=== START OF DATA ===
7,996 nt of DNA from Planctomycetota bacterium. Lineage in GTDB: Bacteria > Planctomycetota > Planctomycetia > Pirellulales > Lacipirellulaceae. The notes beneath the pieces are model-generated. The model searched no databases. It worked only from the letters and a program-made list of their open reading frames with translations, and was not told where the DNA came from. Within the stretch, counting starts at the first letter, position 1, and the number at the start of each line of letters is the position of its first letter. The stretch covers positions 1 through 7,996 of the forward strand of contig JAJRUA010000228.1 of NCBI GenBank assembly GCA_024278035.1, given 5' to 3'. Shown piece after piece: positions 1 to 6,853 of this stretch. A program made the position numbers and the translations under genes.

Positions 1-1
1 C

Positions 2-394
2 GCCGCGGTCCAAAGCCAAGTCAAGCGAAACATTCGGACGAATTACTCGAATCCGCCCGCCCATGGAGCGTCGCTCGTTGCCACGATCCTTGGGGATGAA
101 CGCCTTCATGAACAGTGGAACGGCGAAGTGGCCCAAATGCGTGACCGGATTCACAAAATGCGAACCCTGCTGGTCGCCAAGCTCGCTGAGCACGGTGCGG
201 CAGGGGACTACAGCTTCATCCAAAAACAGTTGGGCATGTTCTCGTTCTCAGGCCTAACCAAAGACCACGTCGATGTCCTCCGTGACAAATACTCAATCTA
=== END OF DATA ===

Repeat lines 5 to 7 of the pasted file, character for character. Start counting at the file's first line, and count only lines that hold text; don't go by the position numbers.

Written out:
2 GCCGCGGTCCAAAGCCAAGTCAAGCGAAACATTCGGACGAATTACTCGAATCCGCCCGCCCATGGAGCGTCGCTCGTTGCCACGATCCTTGGGGATGAA
101 CGCCTTCATGAACAGTGGAACGGCGAAGTGGCCCAAATGCGTGACCGGATTCACAAAATGCGAACCCTGCTGGTCGCCAAGCTCGCTGAGCACGGTGCGG
201 CAGGGGACTACAGCTTCATCCAAAAACAGTTGGGCATGTTCTCGTTCTCAGGCCTAACCAAAGACCACGTCGATGTCCTCCGTGACAAATACTCAATCTA